February 22, 2024 | Rome, Italy

The speeding herd

By |2018-03-21T18:38:23+01:00October 7th, 2009|First Person|
Crazy maybe, but shrewd.

ust about everyone who has ever been to Italy is shocked by, or at least notices, the way Italians drive. Driving stories are older than guidebooks. Cliché portrays Italian motorists as out-of-control, hot-blooded Latins threatening the lives of innocents. Let’s face it: they never use turn signals, tailgate like crazy, and flash their headlights when you get in their way.

While I respect the foreign perspective, writing them off Italian drivers as nuts is the easy way out. Maybe I’m just as crazy as they are, but I feel compelled to put their habits in perspective.

Unlike everyone else, I actually feel safe in cars driven by Italians. The boxy snugness makes me feels like I’m in a security bubble.

Some thoughts:

Italian drivers are remarkably predictable. They’re all trying to go as fast possible. Everyone’s on one nutty wavelength, following a code of chaos. It’s ironic that Italians, who have one of the most carefree approaches to life, are so addicted to speed.

But at least the driving game has a clear outline. American drivers constantly make me wonder what’s next. “What on Earth are you trying to do?” I ask myself. The Italians are simpler: You need to assume they’ll speed up and stick close together like pack animals.

I’ve heard that the reason for this is manual transmission (part of the “manual transmission liberation phenomenon.”) More control means more risk.

True or not, driving a stick is more demanding. Automatic transmission is a recipe for constant distraction. Americans can eat and talk. Some chip cans are fitted into car cup holders. Forget that with a stick.

Italians are skilled and hyperaware. They can’t risk too many distractions. They focus on what’s happening in front and to the side. A Dutchman once told me, “I just go forward and never look back.”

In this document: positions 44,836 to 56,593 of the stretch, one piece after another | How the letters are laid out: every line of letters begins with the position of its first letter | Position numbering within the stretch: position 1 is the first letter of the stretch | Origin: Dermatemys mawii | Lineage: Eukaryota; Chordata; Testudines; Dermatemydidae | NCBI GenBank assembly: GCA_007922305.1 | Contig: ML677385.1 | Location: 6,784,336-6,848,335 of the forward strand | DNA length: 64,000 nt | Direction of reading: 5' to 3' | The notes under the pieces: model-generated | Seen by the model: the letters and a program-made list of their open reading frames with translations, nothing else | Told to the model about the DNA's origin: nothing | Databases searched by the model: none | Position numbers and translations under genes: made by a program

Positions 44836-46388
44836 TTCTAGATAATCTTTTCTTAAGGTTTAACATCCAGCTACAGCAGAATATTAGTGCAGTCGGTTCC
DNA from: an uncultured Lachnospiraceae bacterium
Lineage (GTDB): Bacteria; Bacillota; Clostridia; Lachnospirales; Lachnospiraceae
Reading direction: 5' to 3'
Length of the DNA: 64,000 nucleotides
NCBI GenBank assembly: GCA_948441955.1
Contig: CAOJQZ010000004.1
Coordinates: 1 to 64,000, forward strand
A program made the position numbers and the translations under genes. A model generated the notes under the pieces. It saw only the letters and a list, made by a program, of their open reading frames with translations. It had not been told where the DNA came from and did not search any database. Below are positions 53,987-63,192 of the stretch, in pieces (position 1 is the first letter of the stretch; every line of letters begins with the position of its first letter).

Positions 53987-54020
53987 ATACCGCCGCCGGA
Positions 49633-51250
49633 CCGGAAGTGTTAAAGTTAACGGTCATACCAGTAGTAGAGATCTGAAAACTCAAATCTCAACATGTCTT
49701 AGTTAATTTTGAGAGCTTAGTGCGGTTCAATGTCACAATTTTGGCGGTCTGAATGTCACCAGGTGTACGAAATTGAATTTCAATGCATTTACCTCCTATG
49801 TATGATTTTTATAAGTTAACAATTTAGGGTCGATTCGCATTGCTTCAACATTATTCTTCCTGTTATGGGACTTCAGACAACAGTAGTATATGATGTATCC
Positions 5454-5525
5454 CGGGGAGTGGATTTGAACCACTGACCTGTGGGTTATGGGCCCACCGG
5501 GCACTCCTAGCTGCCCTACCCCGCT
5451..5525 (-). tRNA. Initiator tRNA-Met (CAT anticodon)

Communication is more regular and personal. Case in point. Motorist honks at a motorino in front of him. The motorino driver, bothered, turns around and raises his hand. The unspoken message: “O, ma che stai a fa’?” The chitchat is constant.

Americans by contrast are often bland and timid. Restraint and tentativeness introduce their own problems. Reflexes get dulled. Sometimes speeding up and tailgating are vital to avoiding an accident.

Look at merging. I’m always amazed and infuriated by the way American drivers pause on highway onramps, checking their side-view mirrors as if waiting for an engraved invitation to join the speeding herd. :Just go for the love of God!” I find myself yelling. I’d rather you zoom ahead of me and speed off into the distance than chill out ambiguously.

But experience teaches me better than to fully trust Italians. Crossing a street in Perugia, kid on a motorino ran into me. He just didn’t stop in time, catching my leg and landing on my foot; no serious harm. Strangling him was out of the question. He wore a casco integrale. I got a gelato instead.

I’m not defending speeding and I’m not denying that Italy has its share of awful accidents.

I’m just pointing out that beneath the time-honored chestnut about insane Italian drivers are a set of unpublished rules that in many ways are clearer and more instinctively smart than those in the United States.

Pedestrians may not look at it in quite the same way, but the unwritten pedestrian code is for another story.

About the Author:

Julia Gabrick graduated from Mount Holyoke College in 2006 with a degree in European Studies. Determined to recreate the non-stop adventure that was junior year in Perugia, she moved to Salo', on Lake Garda, to teach high school English in 2007. Although she has since returned to the U.S., she's always looking for a way to live permanently in Italy without marrying anyone.